Building a base archive for preloading a Outernet Receiver


#1

Hello @all,

i will soon finish my diy outernet receiver around a Raspberry Pi 3.
Since outernet transmits about 20mb per day it would be nice to have a base file system, for example with wikipedia, older news and so on already installed, so that it only needs to be updated over the air.

Does someone have any hints how to build such an archive? Is there already an archive available for download?


#2

You build an archive by leaving the machine run and download data. Give it a couple of days and you will have your weather app up and going and some news waiting for you. There is data that is sent regulatory from the carasel that completes the Librarian, ie Weather, APRS, and AMSAT. The only way to have a preloaded archive if someone would image their HDD/SDD and send it to you, then you would apply the image from there. CHIP is the main computer of choice for Outernet. Rasperry Pi and the other platforms are going to the wayside. I suggest that you browse the forms to get introduced to Outernet and how it works. I also recommend that you get a CHIP and use it instead. I think Skylark is only going to be supported on CHIP, and it will be released in a few days. I believe that you should just be patient and wait, like a lot of us did. It will be easier.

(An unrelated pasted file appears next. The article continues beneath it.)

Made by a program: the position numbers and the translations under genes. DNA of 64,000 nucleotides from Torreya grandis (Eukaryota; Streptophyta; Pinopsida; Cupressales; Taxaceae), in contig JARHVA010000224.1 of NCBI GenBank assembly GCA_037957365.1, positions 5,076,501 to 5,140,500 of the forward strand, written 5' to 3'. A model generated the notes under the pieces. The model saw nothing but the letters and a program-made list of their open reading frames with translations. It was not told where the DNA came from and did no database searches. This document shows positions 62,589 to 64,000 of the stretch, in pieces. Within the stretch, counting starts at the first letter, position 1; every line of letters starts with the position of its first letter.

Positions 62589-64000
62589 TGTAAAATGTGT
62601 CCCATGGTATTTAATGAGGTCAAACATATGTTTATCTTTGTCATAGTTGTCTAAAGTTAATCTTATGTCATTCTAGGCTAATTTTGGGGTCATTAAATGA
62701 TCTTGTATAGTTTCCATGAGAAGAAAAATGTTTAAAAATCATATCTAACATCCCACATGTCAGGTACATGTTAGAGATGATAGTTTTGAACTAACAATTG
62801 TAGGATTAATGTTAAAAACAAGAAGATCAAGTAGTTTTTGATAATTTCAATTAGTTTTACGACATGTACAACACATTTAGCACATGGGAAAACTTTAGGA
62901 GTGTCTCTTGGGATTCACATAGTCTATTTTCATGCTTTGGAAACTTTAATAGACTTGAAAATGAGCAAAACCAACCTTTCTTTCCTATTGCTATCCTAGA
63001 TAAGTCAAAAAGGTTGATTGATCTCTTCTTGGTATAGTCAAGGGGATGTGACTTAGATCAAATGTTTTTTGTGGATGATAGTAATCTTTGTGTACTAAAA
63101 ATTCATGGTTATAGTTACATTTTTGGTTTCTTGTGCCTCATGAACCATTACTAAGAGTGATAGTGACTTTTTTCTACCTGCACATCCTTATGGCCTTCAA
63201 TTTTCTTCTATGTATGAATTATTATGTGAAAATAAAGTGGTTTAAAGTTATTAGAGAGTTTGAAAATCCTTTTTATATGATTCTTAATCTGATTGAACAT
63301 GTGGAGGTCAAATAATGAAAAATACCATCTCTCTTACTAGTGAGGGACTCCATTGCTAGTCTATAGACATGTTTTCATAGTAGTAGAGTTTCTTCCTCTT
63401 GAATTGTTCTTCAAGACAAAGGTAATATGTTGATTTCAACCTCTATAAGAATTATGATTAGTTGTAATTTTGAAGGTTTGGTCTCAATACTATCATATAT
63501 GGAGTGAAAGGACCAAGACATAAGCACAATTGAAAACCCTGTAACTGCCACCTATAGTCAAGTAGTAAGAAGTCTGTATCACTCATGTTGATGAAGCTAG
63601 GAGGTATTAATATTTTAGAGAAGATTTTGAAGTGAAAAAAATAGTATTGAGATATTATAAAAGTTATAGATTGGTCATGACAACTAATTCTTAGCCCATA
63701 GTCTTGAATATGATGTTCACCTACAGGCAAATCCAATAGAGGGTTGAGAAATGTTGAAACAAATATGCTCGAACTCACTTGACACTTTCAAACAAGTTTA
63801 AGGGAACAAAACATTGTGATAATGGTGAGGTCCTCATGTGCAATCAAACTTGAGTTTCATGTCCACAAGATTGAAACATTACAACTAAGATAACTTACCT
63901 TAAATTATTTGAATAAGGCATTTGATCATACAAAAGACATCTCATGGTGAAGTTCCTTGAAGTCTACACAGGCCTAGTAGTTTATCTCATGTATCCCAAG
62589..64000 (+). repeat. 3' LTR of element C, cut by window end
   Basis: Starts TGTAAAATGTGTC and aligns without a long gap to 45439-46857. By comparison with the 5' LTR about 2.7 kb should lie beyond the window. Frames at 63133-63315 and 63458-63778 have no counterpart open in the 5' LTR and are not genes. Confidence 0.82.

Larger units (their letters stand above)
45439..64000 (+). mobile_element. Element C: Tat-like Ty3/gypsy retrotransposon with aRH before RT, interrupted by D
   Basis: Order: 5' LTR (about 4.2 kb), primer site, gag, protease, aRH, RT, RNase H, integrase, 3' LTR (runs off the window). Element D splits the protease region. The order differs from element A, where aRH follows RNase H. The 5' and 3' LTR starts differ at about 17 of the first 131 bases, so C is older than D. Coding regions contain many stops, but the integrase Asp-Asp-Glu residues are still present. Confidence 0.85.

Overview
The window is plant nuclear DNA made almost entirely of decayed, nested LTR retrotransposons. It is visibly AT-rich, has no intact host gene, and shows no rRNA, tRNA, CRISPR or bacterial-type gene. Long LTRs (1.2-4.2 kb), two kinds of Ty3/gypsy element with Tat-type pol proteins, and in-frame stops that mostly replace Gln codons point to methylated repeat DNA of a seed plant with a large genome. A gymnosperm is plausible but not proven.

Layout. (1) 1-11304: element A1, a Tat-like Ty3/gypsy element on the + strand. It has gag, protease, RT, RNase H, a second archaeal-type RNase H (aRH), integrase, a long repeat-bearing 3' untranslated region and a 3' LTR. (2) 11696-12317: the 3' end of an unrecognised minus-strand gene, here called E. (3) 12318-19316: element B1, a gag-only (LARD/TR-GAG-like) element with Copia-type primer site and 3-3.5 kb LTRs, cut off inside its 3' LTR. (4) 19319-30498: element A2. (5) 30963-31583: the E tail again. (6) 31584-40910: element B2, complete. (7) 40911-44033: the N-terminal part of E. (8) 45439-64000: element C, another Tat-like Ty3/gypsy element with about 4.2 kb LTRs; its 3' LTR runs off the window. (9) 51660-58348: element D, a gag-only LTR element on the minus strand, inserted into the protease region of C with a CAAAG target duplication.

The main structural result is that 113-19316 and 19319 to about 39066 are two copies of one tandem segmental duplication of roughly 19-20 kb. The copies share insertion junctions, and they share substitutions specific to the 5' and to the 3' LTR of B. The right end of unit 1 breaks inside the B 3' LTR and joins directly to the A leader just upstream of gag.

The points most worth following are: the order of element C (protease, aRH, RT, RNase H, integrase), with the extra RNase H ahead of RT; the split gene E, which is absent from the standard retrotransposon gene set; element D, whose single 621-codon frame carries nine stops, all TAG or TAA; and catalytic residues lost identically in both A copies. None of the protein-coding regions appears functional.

#3

This is a great idea.

We could put a 2, 5, 10 Gig Outernet Base file on the Internet and News articles could possibly “meta link” to the data file.


#4

Well you all know @wsombeck has the right idea. You probably saw his terminal on line at http://obereip.selfhost.de/en/files/

He pre loaded Rachel’s 32 GB USB data base on the 64 GB USB stick he plugs into his terminal, and can use the Librarian to access all that data. He did the same with music too.

Essentially, he’s got off line content plus whatever comes down on Outernet. Just what a small remote village might need.

When Outernet starts selling Lanterns, I’m going to suggest they pre load material like that. I remember Outernet tried once in the early Raspberry Pi2 days when we were up on Ku band satellites, but the idea failed because of their implementation approach.